The Enzyme Database


Enzyme Nomenclature News

April 2020

On the nomenclature of fatty acids

[Prepared by Ron Caspi]

The term "fatty acid" was originally coined to describe aliphatic monocarboxylic acids derived from or contained in esterified form in an animal or vegetable fat, oil or wax. However, over the years the term has been expanded to refer to additional, shorter monocarboxylic acids with an aliphatic tail such as propanoic and butanoic acids (but not the shorter formic and acetic acids).

The length of a fatty acid is determined by the length of the longest carbon chain, including the carbon of the carboxy group. Common natural fatty acids usually have an even number of carbons in the longest chain and can be either saturated or unsaturated. In many organisms they are often modified by branching, hydroxylation, methylation, epoxidation and other types of modifications.

Inside living cells fatty acids are rarely found in free form. They are usually bound to coenzyme A or acyl-carrier proteins, or form part of triglycerides, phospholipids, lipopolysaccharides, and cholesterol esters.

Many enzymes that act on fatty acids, as well as the corresponding fatty acyl-CoAs, alcohols, and aldehydes, recognise substrates with a limited range of chain lengths. To classify these enzymes, it is helpful to divide the substrates into smaller groups based on their chain length.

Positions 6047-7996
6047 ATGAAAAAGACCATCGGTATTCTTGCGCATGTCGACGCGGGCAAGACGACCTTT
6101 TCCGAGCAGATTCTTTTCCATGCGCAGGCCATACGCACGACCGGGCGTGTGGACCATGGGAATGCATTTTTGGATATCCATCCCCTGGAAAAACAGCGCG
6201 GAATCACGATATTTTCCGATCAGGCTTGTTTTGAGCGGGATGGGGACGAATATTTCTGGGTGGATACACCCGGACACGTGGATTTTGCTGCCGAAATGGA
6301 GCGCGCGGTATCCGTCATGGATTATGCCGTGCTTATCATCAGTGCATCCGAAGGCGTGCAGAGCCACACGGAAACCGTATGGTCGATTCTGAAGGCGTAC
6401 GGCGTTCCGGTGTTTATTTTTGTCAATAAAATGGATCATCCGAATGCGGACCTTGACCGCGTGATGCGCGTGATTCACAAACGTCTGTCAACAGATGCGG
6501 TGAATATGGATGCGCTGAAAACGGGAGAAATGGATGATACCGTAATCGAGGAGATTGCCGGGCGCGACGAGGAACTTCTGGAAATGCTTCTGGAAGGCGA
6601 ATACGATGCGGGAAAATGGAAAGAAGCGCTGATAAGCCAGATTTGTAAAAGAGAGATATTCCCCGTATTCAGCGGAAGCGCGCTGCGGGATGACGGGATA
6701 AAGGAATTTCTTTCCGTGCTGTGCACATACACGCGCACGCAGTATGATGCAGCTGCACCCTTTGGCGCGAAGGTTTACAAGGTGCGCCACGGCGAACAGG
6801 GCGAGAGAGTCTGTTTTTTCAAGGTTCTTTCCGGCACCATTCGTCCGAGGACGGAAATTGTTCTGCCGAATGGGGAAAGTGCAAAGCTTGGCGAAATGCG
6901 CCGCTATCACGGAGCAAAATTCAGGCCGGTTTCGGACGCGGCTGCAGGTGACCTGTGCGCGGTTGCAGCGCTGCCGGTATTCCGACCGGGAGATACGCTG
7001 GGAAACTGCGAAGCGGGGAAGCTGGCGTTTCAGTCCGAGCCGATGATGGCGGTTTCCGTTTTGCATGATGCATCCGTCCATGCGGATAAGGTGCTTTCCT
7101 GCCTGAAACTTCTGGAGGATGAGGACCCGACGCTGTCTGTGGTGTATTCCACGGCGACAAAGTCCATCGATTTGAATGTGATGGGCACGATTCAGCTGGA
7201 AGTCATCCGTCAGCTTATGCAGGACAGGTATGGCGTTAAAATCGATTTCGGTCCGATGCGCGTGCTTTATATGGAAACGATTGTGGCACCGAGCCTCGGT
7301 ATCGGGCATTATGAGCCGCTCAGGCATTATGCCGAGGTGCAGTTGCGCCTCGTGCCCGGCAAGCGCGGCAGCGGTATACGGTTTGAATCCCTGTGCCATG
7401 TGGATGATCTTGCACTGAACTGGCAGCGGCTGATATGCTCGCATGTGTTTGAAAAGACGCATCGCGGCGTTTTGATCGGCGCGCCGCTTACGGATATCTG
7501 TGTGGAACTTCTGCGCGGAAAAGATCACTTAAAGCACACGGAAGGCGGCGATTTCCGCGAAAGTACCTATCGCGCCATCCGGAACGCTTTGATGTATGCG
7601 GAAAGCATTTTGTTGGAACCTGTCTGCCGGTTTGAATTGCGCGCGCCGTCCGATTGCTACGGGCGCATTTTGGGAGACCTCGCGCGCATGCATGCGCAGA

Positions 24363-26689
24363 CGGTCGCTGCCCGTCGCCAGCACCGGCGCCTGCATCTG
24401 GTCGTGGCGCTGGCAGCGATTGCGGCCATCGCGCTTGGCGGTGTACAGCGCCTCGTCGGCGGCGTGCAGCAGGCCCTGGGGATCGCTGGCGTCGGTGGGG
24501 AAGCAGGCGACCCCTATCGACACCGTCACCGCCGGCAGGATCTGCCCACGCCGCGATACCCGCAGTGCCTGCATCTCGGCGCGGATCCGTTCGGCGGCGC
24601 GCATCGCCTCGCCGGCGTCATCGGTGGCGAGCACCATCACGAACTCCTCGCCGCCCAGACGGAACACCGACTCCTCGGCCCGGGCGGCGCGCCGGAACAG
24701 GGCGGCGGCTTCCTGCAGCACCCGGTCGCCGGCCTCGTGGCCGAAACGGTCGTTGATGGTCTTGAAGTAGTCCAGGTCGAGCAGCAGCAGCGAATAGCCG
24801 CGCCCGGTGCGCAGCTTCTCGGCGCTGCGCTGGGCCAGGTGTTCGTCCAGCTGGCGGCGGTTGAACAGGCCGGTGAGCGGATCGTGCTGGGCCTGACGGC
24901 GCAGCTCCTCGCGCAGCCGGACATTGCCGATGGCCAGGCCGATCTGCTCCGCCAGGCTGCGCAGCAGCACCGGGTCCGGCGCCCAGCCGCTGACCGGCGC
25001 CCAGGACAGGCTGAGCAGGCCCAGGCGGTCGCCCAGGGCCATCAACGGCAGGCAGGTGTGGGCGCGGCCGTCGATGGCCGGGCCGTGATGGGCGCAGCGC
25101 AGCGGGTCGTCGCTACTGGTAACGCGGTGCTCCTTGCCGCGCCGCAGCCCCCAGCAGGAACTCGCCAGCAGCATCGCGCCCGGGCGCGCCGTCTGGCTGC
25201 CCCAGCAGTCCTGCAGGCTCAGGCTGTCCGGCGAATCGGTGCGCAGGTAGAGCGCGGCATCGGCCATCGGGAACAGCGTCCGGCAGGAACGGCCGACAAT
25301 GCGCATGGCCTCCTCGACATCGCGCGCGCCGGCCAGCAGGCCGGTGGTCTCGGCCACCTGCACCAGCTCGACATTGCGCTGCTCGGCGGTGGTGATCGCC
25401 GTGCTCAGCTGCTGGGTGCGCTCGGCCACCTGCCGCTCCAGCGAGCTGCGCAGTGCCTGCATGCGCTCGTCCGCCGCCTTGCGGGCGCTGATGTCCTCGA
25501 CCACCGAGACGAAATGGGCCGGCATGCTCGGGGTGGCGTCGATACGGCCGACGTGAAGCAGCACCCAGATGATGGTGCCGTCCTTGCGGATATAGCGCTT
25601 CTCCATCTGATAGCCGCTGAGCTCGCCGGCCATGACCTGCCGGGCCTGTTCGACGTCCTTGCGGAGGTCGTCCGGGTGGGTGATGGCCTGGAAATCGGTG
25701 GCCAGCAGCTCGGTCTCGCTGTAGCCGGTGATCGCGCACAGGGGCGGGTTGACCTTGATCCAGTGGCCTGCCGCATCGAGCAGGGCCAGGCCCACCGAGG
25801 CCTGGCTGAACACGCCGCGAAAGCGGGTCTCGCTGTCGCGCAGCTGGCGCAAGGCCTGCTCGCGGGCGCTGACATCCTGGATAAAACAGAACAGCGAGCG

The following subgroups have been defined:

Short-chain fatty acids (SCFA) have 3–5 carbons in the longest chain.

Medium-chain fatty acids (MCFA) have 6–12 carbons in the longest chain.

Long-chain fatty acids (LCFA) have 13–22 carbons in the longest chain.

Very-long-chain fatty acids (VLCFA) have 23–27 carbons in the longest chain.

Ultra-long-chain fatty acids (ULCFA) have more than 27 carbons in the longest chain.

The same terminology applies to fatty acyl-CoAs, fatty acyl-[acyl-carrier proteins], fatty alcohols, and fatty aldehydes.

When used in the accepted names of enzymes, these terms refer to the chain-length range towards which the enzyme is most active. However, it should be noted that in many cases the enzyme may have some activity towards substrates above or below that range.